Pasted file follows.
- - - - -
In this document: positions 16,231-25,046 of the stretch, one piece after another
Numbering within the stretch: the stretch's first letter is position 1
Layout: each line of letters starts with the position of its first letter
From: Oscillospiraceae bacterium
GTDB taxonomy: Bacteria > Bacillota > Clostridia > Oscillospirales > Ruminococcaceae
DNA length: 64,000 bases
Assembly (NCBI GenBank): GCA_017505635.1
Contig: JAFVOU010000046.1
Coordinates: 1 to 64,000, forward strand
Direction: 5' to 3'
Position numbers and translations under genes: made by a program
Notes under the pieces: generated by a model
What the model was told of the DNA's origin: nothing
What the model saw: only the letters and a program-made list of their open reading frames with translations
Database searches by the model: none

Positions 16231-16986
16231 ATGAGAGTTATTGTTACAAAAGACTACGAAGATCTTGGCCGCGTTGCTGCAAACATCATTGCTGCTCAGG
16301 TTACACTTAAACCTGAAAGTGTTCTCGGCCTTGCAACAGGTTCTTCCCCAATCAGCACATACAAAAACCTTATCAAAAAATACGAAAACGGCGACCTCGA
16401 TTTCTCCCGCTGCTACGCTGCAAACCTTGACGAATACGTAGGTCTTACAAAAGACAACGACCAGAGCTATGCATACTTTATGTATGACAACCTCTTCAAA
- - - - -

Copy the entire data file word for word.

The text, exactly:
In this document: positions 16,231-25,046 of the stretch, one piece after another
Numbering within the stretch: the stretch's first letter is position 1
Layout: each line of letters starts with the position of its first letter
From: Oscillospiraceae bacterium
GTDB taxonomy: Bacteria > Bacillota > Clostridia > Oscillospirales > Ruminococcaceae
DNA length: 64,000 bases
Assembly (NCBI GenBank): GCA_017505635.1
Contig: JAFVOU010000046.1
Coordinates: 1 to 64,000, forward strand
Direction: 5' to 3'
Position numbers and translations under genes: made by a program
Notes under the pieces: generated by a model
What the model was told of the DNA's origin: nothing
What the model saw: only the letters and a program-made list of their open reading frames with translations
Database searches by the model: none

Positions 16231-16986
16231 ATGAGAGTTATTGTTACAAAAGACTACGAAGATCTTGGCCGCGTTGCTGCAAACATCATTGCTGCTCAGG
16301 TTACACTTAAACCTGAAAGTGTTCTCGGCCTTGCAACAGGTTCTTCCCCAATCAGCACATACAAAAACCTTATCAAAAAATACGAAAACGGCGACCTCGA
16401 TTTCTCCCGCTGCTACGCTGCAAACCTTGACGAATACGTAGGTCTTACAAAAGACAACGACCAGAGCTATGCATACTTTATGTATGACAACCTCTTCAAA